The revival of Chinese tech firms that could help with Beijing’s hightech chip goals coincided with a rare sighting of Jack Ma in Japan. This was another sign that sent China bulls seeing red, the auspicious colour of stock prices going up. We had earlier suggested that China’s post-20th plenum October selloff was a capitulation as China appeared ripe for reopening and refocusing on the economy. It was validated early on by the relaxation of rules on bank lending and towards the property sector. We had not expected China’s rapid Covid policy changes announced in early December. It seems more certain now that by the conclusion of the “Two Sessions” in March 2023, the self-isolated giant dragon will be the biggest growth and market opportunity for 2023, exporting capital to Asean and tourists to the world. Since our call in November, the markets have already started to build a base with more violent moves up than minor corrections.

And there won’t be snow in Africa this Christmas time

The greatest gift they’ll get this year is life, ohh

Where nothing ever grows

No rain or rivers flow

Do they know it’s Christmas time at all

Some readers of this column will recall that I was in Tanzania in August, raising funds for the Community Chest, which I now chair. This month, I will spend two weeks in Egypt before Christmas and will be going to Chad in February. That makes three trips to Africa in just six months. No, I am not on some mission trip nor am I on an expedition to suss out untapped natural resources to exploit. Rather, I have had a fascination for the continent since I was a child. With a population of around 1.4 billion projected to grow to at least 2.5 billion by 2050, its importance in the future world economy by sheer demographics alone is staggering. Apart from its role in climate change, carbon offsets, biodiversity and conservation, a commodity-rich, industrialising, educated, stable and growing Africa will have an impact on the world — not least the number of votes as a bloc they have in the UN. If endemic corruption and colonial legacy and debt could first be overcome, the promise is as immense as the size of its geography.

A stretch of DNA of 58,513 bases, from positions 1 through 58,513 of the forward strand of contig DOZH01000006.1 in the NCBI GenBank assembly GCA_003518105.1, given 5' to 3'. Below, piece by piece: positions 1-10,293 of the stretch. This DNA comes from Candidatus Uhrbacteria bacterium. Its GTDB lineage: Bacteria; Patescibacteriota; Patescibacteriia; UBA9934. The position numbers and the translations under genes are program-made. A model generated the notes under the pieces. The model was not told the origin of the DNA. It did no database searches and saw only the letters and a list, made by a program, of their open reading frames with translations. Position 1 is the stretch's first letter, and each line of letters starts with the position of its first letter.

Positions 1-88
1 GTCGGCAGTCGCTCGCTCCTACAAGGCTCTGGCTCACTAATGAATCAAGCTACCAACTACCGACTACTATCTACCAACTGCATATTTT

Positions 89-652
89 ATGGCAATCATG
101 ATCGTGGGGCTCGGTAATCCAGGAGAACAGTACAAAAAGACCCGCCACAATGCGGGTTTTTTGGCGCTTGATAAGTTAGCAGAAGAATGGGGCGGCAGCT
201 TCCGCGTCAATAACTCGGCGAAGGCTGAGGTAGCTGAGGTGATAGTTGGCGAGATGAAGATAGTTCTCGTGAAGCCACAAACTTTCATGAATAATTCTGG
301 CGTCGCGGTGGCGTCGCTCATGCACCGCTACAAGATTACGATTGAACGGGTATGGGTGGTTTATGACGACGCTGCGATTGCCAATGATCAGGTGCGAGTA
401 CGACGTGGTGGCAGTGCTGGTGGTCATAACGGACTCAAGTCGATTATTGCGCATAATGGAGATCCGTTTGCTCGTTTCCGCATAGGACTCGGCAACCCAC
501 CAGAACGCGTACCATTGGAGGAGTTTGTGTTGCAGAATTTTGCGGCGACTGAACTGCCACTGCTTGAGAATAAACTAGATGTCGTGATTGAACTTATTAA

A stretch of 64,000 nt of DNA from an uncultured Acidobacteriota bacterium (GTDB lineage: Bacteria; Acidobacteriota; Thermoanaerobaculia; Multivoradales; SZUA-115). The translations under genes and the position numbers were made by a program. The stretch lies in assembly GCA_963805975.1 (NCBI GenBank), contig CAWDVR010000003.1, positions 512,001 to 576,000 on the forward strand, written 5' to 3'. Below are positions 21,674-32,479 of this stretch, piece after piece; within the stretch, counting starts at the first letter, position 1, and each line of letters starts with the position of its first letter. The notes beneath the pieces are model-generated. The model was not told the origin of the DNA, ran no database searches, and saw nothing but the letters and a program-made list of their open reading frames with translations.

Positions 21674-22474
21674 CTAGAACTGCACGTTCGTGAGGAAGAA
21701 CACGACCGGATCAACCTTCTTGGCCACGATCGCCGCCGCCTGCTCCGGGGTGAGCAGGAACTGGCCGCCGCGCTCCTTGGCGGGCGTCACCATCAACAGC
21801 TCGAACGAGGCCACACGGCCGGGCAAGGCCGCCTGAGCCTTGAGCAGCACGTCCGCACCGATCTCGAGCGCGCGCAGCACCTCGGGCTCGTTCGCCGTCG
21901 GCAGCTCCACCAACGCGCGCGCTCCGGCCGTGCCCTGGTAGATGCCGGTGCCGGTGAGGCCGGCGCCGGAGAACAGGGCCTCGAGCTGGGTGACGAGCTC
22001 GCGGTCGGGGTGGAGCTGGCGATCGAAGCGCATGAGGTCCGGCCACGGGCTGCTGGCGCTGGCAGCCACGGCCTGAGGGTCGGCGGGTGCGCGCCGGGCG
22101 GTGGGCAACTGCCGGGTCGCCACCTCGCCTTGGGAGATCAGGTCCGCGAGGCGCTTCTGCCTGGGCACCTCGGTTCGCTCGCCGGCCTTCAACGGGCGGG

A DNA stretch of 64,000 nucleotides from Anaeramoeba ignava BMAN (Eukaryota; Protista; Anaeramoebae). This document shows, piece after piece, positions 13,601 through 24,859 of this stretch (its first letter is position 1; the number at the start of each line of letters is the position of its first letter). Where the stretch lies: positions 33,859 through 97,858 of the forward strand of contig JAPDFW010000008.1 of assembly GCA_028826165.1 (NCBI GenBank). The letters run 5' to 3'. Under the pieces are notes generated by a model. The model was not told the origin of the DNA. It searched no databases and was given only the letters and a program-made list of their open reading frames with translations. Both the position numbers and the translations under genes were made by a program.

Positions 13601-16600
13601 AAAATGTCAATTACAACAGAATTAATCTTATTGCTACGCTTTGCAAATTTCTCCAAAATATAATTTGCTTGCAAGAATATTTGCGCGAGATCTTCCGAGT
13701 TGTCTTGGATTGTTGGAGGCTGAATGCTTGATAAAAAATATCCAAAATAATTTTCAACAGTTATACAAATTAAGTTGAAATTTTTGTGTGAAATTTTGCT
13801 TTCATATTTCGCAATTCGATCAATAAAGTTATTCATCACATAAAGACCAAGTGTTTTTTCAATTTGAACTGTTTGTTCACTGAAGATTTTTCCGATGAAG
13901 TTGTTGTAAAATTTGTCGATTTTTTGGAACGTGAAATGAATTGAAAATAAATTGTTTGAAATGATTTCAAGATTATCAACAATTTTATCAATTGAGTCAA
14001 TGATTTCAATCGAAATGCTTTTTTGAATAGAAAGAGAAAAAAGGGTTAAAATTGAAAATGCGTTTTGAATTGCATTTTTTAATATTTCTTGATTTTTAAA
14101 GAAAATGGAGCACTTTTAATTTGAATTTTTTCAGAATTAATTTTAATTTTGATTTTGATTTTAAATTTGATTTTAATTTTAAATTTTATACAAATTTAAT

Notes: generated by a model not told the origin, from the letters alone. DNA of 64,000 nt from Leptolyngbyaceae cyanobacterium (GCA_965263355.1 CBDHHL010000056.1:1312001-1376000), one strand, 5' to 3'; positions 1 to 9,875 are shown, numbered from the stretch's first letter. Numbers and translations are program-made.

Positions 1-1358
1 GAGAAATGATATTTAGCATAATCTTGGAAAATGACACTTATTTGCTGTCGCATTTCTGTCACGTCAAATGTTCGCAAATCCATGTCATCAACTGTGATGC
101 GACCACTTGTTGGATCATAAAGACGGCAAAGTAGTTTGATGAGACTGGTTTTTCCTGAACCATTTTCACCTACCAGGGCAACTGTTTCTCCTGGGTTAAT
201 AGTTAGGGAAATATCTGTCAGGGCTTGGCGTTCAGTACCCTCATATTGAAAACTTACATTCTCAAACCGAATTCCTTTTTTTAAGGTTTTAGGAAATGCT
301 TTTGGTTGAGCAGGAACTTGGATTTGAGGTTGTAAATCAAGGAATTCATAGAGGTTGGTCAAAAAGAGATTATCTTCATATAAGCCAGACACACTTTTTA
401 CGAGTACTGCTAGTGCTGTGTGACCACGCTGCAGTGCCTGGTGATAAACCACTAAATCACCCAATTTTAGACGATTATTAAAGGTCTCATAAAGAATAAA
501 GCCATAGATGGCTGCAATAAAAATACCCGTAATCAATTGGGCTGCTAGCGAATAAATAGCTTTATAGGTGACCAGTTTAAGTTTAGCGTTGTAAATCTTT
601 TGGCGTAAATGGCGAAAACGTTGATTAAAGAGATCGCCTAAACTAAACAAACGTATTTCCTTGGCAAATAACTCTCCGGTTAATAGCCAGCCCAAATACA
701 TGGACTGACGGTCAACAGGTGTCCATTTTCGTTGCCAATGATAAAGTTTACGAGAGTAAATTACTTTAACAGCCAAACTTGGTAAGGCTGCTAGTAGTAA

Sadly, 38 years after Do they know it’s Christmas hit the airwaves, Africa is still not self-sufficient. Until the Turks got the Russians to allow Ukrainian grain to get shipped, the impact of food inflation and energy shocks were asymmetrically felt in the continent where per capita GDP in some parts is US$1,500 ($2,028) — barely enough to cover an iPhone — versus US$73,000 in Singapore.

Hence, this Christmas time, as some of us look at the red ink in portfolios filled with 2021’s mistakes that we could not bear to cut our losses or bemoan the cost of that cup of kopi going up with inflation, let us put our First-World problems into perspective.

Count our blessings if we were spared the market volatility in sunny Singapore in 2022. Learn from our Fomo mistakes of the investing past and consider a gift or two in this season of giving in December. After all, charity begins at home in Singapore where the needs of those trapped at the bottom of our First-World city-state, are acute. You can still get a 2.5 times tax credit for donating to eligible IPC charities before the year is out. You can even consider donating your NS55 or Assurance Package Payouts if you don’t need the handouts. Please visit www.comchest.gov.sg/campaigns to be part of a good cause.

Feed the world

Let them know it’s Christmas time

Chew Sutat retired from the Singapore Exchange after 14 years as a member of its executive management team. During his watch, the exchange transformed from an Asian gateway into a global multi-asset exchange and he was awarded FOW’s lifetime achievement award. He serves as chairman of the Community Chest Singapore